A few years ago I attempted to write an ID3 tag parser for MP3 files. The ID3v1 specification was easy to understand and implement, but the complex ID3v2 specification threw up some hurdles with SyncSafe integers, encoded bits, multiple sub-versions (ID3v2.2.0, ID3v2.3.0, ID3v2.4.0), and custom frame data. Needless to say, I couldn’t implement the specification properly and my parser would trip up on certain MP3 files, but I’ve recently revisited this project and fixed the showstopping bugs.
Other than the ID3v2 specification, there’s rather sparse information about programming ID3v2 tags on the web. What would have made this process so much easier is a utility that could list all of the ID3 tag info, such as ID3v2 frames and their sizes. With this info, I could have cross referenced with my own parser to see where things were going wrong. Unfortunately, a utility like this doesn’t seem to exist and the best thing I could come by was using Winamp or a similar app to read a limited amount of ID3v2 tag info.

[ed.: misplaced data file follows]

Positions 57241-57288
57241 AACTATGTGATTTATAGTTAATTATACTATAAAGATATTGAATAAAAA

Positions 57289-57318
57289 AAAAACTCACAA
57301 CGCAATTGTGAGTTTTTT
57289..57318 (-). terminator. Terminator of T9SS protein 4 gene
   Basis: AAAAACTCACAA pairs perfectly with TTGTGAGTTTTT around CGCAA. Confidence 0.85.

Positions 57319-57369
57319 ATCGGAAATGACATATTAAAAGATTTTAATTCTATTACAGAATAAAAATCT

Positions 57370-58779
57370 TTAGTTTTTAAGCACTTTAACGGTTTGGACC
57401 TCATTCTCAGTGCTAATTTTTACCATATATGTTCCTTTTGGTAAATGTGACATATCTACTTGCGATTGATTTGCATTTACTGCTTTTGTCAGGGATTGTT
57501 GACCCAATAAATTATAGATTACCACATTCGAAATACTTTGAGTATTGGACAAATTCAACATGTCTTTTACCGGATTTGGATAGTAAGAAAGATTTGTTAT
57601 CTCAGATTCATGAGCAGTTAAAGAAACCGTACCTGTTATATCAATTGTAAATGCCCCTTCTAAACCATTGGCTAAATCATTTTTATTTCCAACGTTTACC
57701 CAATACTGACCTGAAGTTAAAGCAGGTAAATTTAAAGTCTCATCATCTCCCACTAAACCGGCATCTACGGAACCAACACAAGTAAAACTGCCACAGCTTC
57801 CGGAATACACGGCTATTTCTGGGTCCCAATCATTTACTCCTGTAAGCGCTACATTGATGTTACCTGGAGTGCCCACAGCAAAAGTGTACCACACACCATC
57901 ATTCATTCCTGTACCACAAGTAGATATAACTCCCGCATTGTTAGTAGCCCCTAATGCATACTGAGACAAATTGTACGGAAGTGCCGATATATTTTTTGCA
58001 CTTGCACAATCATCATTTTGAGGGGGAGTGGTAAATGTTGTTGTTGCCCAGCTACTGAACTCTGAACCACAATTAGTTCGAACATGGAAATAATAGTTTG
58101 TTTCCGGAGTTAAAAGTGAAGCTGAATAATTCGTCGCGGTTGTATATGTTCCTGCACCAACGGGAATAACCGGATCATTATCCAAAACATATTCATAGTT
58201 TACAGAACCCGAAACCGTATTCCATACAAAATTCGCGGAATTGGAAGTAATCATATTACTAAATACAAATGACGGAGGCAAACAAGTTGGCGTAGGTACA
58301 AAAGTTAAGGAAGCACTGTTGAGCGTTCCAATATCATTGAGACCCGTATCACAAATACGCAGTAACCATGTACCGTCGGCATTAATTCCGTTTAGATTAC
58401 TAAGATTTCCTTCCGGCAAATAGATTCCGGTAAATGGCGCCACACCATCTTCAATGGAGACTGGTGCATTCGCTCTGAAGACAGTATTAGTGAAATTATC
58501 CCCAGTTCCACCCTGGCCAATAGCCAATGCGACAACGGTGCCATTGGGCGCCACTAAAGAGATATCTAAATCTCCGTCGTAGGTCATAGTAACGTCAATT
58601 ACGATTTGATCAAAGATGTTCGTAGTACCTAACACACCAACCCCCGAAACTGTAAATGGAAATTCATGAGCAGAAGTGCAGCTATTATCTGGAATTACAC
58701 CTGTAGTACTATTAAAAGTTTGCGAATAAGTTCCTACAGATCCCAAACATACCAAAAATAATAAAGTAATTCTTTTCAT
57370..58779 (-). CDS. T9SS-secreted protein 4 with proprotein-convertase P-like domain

More recently, I was developing a web-based MP3 player for personal use and I decided it would be imperative to include Last.fm song scrobbling. This would require parsing the song information from the ID3 tag and submitting it to Last.fm, so I had to fix my ID3 tag parser. In the process, I developed that utility I mentioned earlier which would have made programming this parser so much easier. Head on over to the Software Development section and check out Perry’s ID3 Tag Viewer.
Looking back at the ID3v2 specification, it isn’t a bad one. There are some “gotcha” and “ahah” moments that will surely set your head for a spin at first, especially since I tackled this monstrosity without prior knowledge of bits and binary numbers. But that’s just how I function and how I learn best.
I finally have an ID3 parser for Last.fm scrobbling support in my future applications!